El Capo in Surry Hills is shot through with surprises, from the stacks of fake cash in one corner to the three-milk cake that looks so visually spectacular that it could easily go undercover in a hatted restaurant (but here it is, in a canteen selling Latin street food – curveball indeed).
Things seemed to have moved in warp-speed for this new place. Will’s friend Guido sent me an email tip-off about El Capo when it officially opened (“Their tag line is ‘Good Food for Bad People'”, he wrote); within a few days, it was swamped with so many diners that it had to close a lunchtime just to focus on prepping for the upcoming evening service. We dropped by on Saturday afternoon – which was a nice, uncrazed time to go, but the overwhelming Friday-night blitz of diners meant a few things were completely sold out as a result (for instance, the empanadas, horchata and tamarind juice).
Luckily though, we could still order the Smokey Beans ($10), which live up to their fiery, flavour-charred title and are nicely rounded out with gold-crisp crumbs, wilted spinach, soft-booked egg and spring onions. Will enjoyed his Arroz Con Pollo ($10), aka Carribean Chicken Rice, and I especially liked the warm mounds of Corn Bread ($5), with their hint of cumin and easy-compatibility with house-made butter. And the complimentary Popped Maize in Spice Mix does its job, taming your appetite while you wait for your food to arrive.
The Three Milk Cake ($10) is three kinds of awesome: and if you want the mystery cleared, the triple-dairy culprits are buttermilk (which is soaked through the sponge), dulce de leche (its caramel smears easily identifiable for quick plate-cleaning spoonwork) and milk sponge. A small tube of panna-cotta and a fresh scattering of pomegranate seeds and cherry halves share some of the dessert spotlight.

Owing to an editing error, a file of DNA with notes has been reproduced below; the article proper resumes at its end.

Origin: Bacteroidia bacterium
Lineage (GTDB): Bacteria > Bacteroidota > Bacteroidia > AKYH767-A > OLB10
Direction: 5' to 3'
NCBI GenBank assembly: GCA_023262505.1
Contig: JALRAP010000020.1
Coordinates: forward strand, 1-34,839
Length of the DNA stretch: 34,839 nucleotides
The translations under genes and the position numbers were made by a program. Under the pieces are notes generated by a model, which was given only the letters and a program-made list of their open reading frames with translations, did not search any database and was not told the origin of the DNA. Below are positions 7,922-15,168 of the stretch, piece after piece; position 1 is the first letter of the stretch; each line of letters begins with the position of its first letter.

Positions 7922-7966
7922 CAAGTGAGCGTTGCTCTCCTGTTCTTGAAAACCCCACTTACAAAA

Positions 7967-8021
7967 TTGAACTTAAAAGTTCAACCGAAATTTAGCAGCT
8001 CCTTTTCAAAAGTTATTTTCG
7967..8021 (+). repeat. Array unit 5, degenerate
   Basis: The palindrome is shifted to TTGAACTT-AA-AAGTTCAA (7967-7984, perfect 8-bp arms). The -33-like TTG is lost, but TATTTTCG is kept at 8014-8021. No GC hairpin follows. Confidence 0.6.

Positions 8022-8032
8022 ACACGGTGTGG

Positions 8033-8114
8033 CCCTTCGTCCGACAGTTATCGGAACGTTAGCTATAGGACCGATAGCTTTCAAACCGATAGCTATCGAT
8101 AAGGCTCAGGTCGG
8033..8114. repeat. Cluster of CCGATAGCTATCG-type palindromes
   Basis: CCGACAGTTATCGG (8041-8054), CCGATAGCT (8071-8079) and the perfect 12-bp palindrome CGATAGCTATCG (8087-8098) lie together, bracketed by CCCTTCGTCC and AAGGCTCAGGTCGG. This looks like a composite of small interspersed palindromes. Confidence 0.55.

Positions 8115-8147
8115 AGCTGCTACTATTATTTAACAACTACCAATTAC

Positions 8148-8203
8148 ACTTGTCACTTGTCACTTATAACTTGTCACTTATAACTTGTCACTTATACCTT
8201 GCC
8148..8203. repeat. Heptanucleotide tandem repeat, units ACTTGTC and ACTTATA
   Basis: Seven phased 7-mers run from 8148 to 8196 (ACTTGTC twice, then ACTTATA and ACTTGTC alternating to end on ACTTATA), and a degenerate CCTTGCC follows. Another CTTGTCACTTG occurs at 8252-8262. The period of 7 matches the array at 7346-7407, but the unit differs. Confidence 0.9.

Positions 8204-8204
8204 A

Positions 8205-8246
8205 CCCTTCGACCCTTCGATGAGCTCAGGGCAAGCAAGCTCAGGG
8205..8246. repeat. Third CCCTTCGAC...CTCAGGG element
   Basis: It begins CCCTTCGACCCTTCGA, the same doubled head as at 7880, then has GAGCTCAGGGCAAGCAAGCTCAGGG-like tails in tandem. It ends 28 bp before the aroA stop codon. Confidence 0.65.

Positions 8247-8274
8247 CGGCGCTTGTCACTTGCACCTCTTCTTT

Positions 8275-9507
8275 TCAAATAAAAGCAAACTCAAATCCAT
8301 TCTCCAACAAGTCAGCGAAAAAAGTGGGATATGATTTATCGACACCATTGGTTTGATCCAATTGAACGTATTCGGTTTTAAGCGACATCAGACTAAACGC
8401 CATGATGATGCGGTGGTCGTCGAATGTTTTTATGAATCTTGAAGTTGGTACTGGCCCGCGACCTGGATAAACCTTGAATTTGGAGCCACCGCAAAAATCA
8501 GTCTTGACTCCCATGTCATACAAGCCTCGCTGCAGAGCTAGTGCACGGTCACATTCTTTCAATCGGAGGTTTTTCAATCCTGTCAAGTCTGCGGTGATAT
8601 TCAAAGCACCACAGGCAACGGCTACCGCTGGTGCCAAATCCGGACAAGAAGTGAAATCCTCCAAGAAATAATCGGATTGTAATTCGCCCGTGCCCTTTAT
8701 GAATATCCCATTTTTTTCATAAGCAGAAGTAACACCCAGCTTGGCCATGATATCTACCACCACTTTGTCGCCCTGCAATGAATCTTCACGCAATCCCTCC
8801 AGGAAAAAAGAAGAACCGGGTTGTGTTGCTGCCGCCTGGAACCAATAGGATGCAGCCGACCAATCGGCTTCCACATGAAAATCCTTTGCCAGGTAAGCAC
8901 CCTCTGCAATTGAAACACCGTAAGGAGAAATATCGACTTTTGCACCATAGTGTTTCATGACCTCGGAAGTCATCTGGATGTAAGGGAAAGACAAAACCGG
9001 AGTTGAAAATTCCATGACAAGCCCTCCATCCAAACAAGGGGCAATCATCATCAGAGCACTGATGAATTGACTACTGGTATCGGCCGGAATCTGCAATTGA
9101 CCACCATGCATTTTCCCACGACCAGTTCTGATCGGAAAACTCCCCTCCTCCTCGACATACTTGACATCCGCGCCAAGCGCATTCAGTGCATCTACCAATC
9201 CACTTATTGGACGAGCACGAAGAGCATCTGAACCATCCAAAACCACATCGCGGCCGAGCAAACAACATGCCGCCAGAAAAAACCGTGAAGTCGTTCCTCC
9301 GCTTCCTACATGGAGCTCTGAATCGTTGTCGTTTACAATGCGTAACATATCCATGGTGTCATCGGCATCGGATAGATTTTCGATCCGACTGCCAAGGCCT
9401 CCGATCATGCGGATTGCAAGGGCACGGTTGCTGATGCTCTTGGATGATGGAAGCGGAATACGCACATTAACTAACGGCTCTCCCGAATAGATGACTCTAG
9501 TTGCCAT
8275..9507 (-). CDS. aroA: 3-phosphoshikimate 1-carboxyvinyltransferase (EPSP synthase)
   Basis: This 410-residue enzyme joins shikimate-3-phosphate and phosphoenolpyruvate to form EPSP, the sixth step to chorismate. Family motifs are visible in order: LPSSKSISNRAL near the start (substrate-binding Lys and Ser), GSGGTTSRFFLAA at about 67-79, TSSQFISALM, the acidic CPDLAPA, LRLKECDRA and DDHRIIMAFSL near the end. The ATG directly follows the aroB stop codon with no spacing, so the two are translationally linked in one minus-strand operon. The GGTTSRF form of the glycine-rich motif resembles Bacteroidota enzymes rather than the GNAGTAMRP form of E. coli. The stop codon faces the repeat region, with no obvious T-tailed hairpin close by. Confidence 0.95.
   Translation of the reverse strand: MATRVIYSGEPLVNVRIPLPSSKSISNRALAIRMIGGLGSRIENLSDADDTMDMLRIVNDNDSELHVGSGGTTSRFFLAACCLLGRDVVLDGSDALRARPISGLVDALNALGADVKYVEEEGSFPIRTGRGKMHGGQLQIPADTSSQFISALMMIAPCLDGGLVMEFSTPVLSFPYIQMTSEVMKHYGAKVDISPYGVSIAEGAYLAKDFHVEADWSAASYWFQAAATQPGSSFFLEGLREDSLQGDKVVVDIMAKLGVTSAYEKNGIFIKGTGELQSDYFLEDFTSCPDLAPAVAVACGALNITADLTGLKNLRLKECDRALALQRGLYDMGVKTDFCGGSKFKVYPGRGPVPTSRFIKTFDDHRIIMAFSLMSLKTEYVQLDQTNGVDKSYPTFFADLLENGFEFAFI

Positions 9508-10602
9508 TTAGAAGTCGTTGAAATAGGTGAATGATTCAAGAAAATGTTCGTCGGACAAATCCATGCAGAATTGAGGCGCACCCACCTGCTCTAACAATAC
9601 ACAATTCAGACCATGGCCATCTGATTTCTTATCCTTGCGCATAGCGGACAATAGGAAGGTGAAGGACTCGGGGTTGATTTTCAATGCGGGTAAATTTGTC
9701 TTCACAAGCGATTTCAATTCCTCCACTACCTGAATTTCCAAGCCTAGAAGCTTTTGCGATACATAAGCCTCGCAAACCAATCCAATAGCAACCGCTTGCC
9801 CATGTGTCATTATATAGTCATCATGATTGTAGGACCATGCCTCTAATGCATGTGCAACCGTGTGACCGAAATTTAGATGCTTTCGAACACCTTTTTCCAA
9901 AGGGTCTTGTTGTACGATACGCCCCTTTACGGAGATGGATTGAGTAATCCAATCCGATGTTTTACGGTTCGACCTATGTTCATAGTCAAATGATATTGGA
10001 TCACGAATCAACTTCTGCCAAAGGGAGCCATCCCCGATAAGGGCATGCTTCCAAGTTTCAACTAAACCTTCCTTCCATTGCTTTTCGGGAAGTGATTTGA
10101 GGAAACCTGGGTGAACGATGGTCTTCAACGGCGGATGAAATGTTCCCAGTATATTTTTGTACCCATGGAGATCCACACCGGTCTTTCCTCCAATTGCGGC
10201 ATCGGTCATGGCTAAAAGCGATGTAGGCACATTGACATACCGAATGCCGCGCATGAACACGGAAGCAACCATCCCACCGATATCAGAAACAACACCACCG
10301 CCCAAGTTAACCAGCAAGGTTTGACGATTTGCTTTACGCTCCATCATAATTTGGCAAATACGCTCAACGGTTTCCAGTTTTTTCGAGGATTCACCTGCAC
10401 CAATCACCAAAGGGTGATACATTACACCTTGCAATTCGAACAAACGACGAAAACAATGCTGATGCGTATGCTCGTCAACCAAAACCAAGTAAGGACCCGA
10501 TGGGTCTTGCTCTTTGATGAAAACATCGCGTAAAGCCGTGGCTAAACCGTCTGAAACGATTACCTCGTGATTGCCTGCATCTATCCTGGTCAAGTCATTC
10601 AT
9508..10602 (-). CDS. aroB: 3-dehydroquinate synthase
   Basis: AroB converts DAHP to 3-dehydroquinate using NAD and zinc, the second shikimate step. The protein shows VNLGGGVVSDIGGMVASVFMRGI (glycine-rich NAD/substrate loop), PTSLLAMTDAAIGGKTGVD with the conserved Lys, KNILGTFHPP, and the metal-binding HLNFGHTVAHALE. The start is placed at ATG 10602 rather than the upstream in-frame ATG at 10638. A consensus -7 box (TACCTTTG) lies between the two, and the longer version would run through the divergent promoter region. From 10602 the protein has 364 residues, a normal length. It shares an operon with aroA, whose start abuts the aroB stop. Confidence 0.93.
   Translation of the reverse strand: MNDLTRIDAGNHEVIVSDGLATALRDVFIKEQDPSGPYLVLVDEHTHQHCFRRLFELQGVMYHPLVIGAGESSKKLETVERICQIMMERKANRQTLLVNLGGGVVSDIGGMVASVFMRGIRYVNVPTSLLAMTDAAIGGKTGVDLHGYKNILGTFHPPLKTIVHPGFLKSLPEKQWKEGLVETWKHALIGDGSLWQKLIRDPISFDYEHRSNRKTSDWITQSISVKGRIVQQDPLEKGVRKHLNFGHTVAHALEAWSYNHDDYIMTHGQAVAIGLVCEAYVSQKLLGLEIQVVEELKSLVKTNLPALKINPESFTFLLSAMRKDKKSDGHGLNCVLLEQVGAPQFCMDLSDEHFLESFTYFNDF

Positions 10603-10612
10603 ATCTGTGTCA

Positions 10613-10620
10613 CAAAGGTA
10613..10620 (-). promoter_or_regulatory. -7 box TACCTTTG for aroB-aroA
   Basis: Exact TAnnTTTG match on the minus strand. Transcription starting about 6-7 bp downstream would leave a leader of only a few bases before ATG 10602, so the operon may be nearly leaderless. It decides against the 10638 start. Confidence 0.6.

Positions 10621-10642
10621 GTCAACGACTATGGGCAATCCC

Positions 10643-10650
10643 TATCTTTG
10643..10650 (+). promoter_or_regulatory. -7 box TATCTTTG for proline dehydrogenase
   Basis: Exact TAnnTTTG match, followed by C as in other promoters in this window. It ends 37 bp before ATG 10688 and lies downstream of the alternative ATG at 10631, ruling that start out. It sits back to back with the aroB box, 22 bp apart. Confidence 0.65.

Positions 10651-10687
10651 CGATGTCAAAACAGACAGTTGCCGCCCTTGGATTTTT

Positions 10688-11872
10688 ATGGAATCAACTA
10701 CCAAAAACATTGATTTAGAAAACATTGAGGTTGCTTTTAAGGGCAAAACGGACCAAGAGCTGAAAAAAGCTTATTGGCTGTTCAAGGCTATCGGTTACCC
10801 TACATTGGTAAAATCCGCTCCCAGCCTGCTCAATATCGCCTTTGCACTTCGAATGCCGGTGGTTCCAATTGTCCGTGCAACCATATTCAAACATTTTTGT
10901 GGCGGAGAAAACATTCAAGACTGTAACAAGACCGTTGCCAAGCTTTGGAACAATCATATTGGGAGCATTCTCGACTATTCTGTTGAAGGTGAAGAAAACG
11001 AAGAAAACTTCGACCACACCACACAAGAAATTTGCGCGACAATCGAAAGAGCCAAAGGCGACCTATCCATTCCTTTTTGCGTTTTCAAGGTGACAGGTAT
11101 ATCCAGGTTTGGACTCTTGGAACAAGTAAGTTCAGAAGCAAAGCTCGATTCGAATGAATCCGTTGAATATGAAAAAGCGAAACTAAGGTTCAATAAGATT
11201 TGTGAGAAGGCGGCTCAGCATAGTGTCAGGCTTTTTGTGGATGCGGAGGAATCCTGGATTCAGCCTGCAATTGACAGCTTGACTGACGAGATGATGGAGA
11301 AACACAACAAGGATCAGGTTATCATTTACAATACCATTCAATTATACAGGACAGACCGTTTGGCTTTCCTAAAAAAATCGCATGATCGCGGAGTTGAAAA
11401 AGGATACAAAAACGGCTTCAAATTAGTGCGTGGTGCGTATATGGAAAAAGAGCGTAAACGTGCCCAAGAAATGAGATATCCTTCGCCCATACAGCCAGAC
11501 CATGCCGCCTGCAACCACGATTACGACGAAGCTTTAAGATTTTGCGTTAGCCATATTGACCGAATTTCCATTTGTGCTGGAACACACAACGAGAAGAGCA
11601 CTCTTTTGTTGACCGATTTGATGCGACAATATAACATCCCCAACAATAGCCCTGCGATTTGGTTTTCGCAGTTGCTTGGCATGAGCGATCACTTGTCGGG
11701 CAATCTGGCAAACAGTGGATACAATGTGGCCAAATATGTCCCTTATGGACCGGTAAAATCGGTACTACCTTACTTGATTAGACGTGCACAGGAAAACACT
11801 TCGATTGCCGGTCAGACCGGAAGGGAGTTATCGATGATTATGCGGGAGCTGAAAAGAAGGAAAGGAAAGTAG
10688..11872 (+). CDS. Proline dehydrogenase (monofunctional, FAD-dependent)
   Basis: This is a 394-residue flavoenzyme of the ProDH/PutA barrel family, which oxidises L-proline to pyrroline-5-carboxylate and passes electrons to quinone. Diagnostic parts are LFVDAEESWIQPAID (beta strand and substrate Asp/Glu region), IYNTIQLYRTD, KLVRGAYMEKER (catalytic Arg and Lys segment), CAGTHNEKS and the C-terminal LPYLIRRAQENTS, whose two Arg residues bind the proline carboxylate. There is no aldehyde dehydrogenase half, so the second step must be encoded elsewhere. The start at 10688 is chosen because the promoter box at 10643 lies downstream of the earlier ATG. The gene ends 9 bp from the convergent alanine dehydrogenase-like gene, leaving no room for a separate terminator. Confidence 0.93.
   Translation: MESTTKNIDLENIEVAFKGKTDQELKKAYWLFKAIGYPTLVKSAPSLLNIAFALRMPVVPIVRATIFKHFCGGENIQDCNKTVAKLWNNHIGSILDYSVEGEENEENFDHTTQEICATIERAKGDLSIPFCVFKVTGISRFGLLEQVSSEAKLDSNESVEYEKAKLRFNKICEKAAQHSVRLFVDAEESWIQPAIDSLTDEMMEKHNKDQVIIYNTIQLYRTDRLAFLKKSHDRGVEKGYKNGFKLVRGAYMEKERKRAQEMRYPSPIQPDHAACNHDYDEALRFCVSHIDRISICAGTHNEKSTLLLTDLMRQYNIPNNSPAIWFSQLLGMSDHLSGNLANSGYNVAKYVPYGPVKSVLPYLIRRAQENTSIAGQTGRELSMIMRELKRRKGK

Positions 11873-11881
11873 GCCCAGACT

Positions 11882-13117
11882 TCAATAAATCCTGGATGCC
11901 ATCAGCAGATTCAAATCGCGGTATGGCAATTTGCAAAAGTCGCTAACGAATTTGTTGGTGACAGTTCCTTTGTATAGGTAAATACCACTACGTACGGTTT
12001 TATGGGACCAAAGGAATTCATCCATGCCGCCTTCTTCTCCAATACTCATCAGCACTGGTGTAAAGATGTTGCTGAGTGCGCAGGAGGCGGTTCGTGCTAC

The cake is beautifully plated and, we’re told, hints at the tweezer-work and presentation-savviness that can be seen at dinner – which includes a liquid nitrogen chocolate mousse (it masquerades under the excellent name of Cesar Negro). That’s enough to inspire me to do battle with the night-time crowd.
El Capo’s DNA can be traced to Omar Andrade and his work in the guerilla dining scene, 20-year-old head chef Joey Astorga (they crossed paths thanks to these pop-up dinners) and Josh Logue (whose creative direction of the interior includes the stacks of fake money on the floor and the counterfeit currency that come with your bill – it’s just one of the many “Narco Cinema” visual references on show.) Their triple-barrel wit, talent and energy translates into an eatery I would put on my “let’s go here again” list. (It’s next door to Orto Trading Co, a place that would rank high on that chart.) And while last year seemed to be about fine-dining going a tad casual, I really like this recent spike in canteens where napkin overuse is inevitable, eating-with-your-hands is encouraged, the menu redirects you through Latin America and, instead of worrying about whether the meal will be another addition to your credit card debt, you actually walk home with change in your pocket (and, at El Capo, a fake bill or two).
El Capo, 52 Waterloo Street Surry Hills (02) 9699 2518, www.elcapo.com.au